We identified 29 studies that reported costs associated with treatment for STH control (Table 1). A summary of the studies is presented in Table 1 (broken down by the primary distribution method, age-groups targeted, treatment frequency, the economic features of the study, and the results). The majority of studies (18 of 29 (62 %)) were judged to have a low applicability for use in upcoming economic evaluations. Many of these were macro-costings of the financial costs (Box 1), which do not account for several of the key aspects of the treatment programmes (such as the economic value of the time volunteered by teachers/community drug distributors (CDDs) and donated items). Furthermore, several of the reported costs were artificially low because they did not include the costs of their UK-based coordinating centre [16, 17] or only collected data at certain programmatic levels (often not accounting for the costs borne at the national level) . This must be taken into account when comparing the reported costs between different studies, or when using the data for subsequent cost-effectiveness analysis.
Box 1: Glossary
|Economic costs: These include estimates of the monetary value of goods/services for which there is no financial transaction or when the price of a specific good does not reflect the cost of using it productively elsewhere. Examples of resources which have no financial costs but do have important economic costs are the ‘free’ use of building space provided by Ministries of Health, and the time devoted to MDA by community drug distributors (CDDs) and teachers. Economic costs are important when considering issues related to the sustainability and replicability of interventions.|
|Economies of scale: The reduction in the average cost per unit resulting from increased production/output: in this case the reduction in the cost per treatment as a result of increasing the number treated.|
|Economies of scope: The reduction in the average cost per unit resulting from producing two or more products at once: in this case the reduction in the cost per treatment, when delivering more than one intervention at once (i.e. integrated control programmes).|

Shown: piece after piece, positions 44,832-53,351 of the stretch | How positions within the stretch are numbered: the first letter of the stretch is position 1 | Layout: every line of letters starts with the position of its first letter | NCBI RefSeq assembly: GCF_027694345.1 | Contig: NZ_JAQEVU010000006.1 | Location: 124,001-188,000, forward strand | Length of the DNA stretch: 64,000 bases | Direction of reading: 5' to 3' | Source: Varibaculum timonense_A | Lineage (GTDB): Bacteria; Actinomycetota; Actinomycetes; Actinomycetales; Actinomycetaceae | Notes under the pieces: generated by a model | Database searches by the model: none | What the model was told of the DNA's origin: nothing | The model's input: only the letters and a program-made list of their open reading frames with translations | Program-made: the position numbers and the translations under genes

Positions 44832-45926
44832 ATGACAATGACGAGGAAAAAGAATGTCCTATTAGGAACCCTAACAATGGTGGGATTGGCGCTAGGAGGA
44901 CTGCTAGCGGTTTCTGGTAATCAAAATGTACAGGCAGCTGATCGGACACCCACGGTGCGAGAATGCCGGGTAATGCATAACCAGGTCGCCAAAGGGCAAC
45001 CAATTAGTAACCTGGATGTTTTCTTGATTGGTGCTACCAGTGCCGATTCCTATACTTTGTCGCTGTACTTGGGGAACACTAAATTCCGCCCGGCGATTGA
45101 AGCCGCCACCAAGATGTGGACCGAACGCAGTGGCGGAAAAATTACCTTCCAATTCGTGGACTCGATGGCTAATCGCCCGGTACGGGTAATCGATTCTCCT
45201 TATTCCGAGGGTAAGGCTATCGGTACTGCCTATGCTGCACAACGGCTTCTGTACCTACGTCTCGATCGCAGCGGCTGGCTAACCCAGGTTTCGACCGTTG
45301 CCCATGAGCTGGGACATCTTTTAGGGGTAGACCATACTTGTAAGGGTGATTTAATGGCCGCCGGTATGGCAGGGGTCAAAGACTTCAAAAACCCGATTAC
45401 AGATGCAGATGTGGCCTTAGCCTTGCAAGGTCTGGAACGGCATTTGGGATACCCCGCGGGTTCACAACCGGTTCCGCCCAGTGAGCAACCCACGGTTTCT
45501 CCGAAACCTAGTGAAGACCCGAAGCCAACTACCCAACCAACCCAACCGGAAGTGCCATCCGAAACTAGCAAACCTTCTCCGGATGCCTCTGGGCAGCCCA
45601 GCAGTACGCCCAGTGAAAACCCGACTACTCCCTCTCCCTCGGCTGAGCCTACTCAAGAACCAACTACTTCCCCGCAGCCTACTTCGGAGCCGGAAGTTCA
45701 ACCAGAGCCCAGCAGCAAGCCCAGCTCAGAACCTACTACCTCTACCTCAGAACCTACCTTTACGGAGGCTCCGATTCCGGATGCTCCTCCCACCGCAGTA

|Financial costs: Those were a monetary transaction has taken place for the purchase of a resource.|
|Fixed costs: Costs that are not dependent on the amount of output: in this case costs that are not dependent on the number treated.|
|Macro-costing: Macro-costings (also known as gross costing or top-down costing) identify cost components at a highly aggregated level, often only allocating a total budget to specific programme activities.|
|Micro-costing: Micro-costing studies (also known as down-up costing) collect detailed data on resources utilized and the value of those resources.|
|Perspective: The perspective of the analysis determines which costs are included i.e. the patients, service providers or the society as a whole.|
|Sensitivity analysis: A sensitivity analysis is a repeat of the primary analysis, substituting alternative decisions or ranges of values for decisions that were arbitrary or unclear.|
|Variable costs: Costs which vary in proportion to the quantity of output: in this case costs that are dependent on the number treated.|
Seven studies were found to have medium [16, 17, 19–23] and only four high [24–27] applicability for the use in economic evaluations. It should be noted that the more in-depth costing studies [24–27] – which also collected economic costs – reported notably higher MDA delivery costs (Table 1).